Premise in brief: During WWII, secret messages were transmitted in Navajo because Japan couldn't break the code. Nicolas Cage must protect a Navajo translator.
Eerie parallel to 1991: American ingenuity under duress is also the theme of Wild Hearts Can't Be Broken, in which plucky horse diver Gabrielle Anwar loses her sight in an accident and must communicate in a secret code called "Braille."
Crucial distinction: For all her courage and resourcefulness, Anwar would probably do more harm than good on the battlefield.
Title: Austin Powers In Goldmember
Premise in brief: Mike Myers joins blaxploitation star Foxxy Cleopatra (Beyoncé Knowles) to save his kidnapped father from Dr. Evil.
Eerie parallel to 1991: Not since Spike Lee's Jungle Fever have such explosive racial issues been openly considered in a major Hollywood production.
Crucial distinction: Spike Lee's bold treatise on interracial relationships introduced a taboo subject to the national dialogue. But Austin Powers confused its look at the blaxploitation era by replacing Beyoncé Knowles with Internet gossip hound Harry Knowles midway through production.
Title: The Country Bears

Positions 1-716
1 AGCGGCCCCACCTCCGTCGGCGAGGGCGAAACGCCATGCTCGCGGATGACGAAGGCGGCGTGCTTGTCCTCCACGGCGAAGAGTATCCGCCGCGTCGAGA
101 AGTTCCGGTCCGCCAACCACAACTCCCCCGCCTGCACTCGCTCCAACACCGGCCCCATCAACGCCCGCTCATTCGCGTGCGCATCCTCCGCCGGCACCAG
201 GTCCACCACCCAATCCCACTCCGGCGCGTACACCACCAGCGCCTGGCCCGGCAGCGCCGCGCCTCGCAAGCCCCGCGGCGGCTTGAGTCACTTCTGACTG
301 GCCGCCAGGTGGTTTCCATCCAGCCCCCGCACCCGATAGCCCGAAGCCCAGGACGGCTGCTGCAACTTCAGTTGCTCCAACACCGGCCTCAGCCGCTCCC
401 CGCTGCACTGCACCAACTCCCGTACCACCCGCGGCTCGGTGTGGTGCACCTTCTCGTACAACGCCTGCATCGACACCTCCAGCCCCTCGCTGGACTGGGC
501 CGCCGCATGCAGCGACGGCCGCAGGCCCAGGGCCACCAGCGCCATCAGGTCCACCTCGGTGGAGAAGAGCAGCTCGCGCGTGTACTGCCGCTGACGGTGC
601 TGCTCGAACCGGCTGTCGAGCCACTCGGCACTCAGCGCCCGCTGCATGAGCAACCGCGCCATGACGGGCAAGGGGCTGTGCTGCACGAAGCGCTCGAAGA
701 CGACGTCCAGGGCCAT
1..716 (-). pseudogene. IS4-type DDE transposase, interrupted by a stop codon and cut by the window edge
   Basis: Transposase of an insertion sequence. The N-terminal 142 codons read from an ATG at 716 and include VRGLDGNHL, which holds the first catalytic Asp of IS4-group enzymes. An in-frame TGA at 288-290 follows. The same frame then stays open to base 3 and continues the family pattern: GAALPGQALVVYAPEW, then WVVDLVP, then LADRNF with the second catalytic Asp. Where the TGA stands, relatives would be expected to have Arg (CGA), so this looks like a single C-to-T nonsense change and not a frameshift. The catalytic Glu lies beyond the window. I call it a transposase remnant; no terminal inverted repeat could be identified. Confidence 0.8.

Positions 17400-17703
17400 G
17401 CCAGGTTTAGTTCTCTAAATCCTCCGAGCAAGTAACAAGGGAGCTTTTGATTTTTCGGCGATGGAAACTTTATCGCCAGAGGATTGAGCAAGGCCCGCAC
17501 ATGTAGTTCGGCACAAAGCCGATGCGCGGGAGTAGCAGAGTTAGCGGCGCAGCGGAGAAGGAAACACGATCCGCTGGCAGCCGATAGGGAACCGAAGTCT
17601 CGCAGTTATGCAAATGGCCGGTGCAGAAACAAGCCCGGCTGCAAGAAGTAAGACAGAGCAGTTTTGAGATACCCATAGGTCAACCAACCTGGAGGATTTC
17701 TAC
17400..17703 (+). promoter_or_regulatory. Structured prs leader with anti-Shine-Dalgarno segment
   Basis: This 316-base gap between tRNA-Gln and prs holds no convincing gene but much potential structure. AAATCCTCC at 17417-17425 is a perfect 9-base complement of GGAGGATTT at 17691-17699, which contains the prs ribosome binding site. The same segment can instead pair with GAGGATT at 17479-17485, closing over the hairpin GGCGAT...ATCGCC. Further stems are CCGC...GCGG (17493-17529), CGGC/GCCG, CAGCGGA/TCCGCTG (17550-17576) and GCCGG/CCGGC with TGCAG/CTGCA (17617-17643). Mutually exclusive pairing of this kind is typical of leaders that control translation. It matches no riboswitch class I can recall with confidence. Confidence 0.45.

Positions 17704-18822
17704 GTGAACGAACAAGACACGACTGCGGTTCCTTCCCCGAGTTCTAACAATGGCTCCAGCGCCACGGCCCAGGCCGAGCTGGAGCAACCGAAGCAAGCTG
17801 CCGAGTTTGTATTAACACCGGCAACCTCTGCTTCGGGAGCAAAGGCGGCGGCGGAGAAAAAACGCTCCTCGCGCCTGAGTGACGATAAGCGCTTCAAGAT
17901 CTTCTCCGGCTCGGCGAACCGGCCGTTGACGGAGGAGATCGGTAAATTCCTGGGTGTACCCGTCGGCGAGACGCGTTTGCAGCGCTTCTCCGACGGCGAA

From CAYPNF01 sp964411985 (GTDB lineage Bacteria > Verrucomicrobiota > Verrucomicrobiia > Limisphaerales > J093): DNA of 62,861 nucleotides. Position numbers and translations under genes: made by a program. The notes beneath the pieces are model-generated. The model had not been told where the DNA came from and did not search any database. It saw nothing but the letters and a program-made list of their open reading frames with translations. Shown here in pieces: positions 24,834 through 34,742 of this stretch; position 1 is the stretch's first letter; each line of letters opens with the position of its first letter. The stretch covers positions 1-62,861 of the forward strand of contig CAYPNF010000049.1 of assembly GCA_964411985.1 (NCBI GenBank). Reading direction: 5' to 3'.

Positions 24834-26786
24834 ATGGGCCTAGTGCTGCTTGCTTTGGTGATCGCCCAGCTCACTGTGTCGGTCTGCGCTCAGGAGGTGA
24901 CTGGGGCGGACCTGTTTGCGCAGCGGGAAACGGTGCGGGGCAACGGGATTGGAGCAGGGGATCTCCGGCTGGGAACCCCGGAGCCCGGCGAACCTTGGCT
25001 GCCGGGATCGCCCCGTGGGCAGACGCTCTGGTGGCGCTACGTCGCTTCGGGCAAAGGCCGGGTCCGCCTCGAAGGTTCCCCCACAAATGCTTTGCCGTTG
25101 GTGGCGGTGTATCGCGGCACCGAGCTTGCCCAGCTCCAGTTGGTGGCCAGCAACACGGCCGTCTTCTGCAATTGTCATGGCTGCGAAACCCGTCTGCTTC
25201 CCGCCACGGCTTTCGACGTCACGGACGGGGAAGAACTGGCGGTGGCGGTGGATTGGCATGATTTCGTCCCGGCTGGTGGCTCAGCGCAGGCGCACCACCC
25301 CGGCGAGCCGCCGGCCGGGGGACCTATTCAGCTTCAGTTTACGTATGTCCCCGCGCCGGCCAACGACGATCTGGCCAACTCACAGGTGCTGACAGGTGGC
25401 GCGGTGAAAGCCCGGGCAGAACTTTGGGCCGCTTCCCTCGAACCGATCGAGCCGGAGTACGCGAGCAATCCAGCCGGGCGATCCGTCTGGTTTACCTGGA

Premise in brief: Raised from infancy by humans, a bear learns he was adopted.
Eerie parallel to 1991: Just as the young bear wonders why he's so much hairier than the other kids, Body Parts' Jeff Fahey wonders why his grafted limb is slaughtering the locals without his consent.
Crucial distinction: There are no crucial distinctions between The Country Bears and Body Parts.
Title: Like Mike
Premise in brief: Lil' Bow Wow joins the pros after acquiring shoes once worn by Michael Jordan.
Eerie parallel to 1991: An early draft of 1991's Boyz N The Hood had Cuba Gooding Jr. and Ice Cube becoming the NHL's most feared players upon finding skates once worn by Gordie Howe.
Crucial distinction: Like Mike may not end in a hail of gunfire.
Title: Men In Black 2